Fat Chance Charlie Vega by Crystal Maldonado - finished 2/21/21 4/5 stars
I saw an ad for this book and didn’t think much of it until I went to Barnes and Noble. Charlie Vega knows she’s fat. She accepts it and understands that it’s a part of who she is. She feels second best to her best friend Amelia, to guys and especially to her mom. But then she meets a guy, Brian, who doesn’t make her feel second best. It was a cute read. The characters were diverse, Charlie is half Puerto Rican half white, Amelia is Black, and Brian is half Korean. The writing felt a bit forced though, the way the characters spoke is not how teens speak now so it felt a little outdated. I really enjoyed it.
My Sister, The Serial Killer by Oyinkan Braithwait - finished 2/22/21 3/5 stars
This book has been on my to buy list for awhile and when I saw there was an ebook deal, I swooped. Korede is a nurse and the older sister to Ayoola, the serial killer. The story focuses on two men, Femi, the man Ayoola kills at the beginning and Tade, the man Korede loves and is trying to save. I really wanted to like this one. I thought the concept and the writing were so good but because it was so short the characters did not really develop. The title really gave the whole character arcs away.
A Deal with the Elf King by Elise Kova - finished 2/24/21 4/5 stars
For about two weeks I saw at least three posts a day on my Instagram discovery page recommending this book. It’s a Persephone and Hades retelling but with elves. Luella (Persephone) is a human healer in the town of Capton. The town is on edge waiting for the Human Queen to be chosen to join the Elf King, Eldas (Hades) in Midscape to keep balance in both their worlds. I thought it was pretty good. I’m not a huge Greek mythology person but I liked the application to fantasy. I also liked the author’s writing style and bought a couple more ebooks from her. I also preordered the sequel.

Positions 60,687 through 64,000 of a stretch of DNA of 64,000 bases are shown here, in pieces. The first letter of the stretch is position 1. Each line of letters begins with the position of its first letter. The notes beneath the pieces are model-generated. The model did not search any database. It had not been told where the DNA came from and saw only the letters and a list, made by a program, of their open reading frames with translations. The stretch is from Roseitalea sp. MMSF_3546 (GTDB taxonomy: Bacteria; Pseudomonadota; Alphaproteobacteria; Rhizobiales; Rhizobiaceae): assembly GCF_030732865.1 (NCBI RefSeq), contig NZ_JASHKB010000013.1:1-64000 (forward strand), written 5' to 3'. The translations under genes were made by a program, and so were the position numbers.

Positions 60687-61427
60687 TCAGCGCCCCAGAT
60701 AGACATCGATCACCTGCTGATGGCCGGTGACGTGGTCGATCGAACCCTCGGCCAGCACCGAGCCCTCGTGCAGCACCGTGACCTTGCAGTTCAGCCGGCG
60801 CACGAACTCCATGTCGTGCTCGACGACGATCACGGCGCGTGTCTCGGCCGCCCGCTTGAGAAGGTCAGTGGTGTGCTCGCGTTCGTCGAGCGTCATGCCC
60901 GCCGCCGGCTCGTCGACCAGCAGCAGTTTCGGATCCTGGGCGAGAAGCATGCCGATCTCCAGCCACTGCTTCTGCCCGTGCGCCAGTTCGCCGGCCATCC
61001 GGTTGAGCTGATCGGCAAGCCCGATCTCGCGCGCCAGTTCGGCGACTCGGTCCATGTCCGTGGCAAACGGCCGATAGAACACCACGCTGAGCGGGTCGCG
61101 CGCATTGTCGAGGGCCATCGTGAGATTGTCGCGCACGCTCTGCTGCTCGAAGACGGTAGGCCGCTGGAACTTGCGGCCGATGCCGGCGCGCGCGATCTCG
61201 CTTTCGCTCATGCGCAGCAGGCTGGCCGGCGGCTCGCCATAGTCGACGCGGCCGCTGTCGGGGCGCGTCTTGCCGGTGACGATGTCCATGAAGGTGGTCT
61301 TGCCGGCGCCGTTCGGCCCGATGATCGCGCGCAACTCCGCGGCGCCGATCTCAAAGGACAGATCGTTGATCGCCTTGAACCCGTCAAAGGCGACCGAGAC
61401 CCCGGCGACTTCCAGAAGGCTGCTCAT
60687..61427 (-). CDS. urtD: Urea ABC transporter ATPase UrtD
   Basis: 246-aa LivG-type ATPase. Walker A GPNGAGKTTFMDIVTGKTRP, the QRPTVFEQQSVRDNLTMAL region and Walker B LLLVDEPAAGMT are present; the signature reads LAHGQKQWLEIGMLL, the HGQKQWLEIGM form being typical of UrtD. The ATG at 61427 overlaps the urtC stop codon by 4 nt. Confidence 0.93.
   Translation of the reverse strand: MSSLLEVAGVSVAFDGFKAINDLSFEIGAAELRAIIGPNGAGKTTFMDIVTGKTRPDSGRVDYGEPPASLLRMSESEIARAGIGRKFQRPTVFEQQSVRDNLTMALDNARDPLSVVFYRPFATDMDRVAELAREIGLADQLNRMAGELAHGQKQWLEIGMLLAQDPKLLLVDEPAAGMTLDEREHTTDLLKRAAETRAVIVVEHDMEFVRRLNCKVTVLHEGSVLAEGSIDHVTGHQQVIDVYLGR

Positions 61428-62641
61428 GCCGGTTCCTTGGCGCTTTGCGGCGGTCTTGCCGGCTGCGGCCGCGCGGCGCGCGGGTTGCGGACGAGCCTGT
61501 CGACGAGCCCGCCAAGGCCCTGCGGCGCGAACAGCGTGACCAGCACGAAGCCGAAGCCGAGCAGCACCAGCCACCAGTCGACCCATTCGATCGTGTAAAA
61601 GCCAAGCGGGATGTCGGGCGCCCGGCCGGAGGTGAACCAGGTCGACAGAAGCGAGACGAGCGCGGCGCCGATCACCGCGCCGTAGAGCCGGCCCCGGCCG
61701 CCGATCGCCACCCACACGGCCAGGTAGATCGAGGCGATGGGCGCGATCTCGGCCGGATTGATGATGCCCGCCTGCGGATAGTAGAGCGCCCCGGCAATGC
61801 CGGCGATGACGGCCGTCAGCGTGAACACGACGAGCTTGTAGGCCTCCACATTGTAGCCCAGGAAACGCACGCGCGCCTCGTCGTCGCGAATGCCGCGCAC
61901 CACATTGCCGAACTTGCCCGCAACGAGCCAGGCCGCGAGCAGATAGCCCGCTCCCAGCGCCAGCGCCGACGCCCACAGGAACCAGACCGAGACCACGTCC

Honey Girl by Morgan Rogers – finished 2/28/21 3/5 stars
This book was my February Book of the Month choice. I have had this service for a while, but I have been so bad about actually reading my choices each month. So this month I decided I have to actually read my choices or start skipping months, which you can do. Honey Girl is a contemporary fiction novel about Grace Porter, a Black lesbian astronomer who has spent years trying to be perfect, only to reach a massive burn out. The story was advertised as a romance, but I would argue its more fiction. While the plot does focus on a drunk Vegas marriage it also embodies the struggles a lot of millennials have faced in the job market, being overqualified and overlooked. That being said, while I enjoyed the story I was not swept away or moved by it. It was just okay to me. I really appreciated how diverse all the characters were and it wasn’t a big deal, but I just don’t particularly like contemporary fiction.
Thank you for indulging my book roundup. Until next time!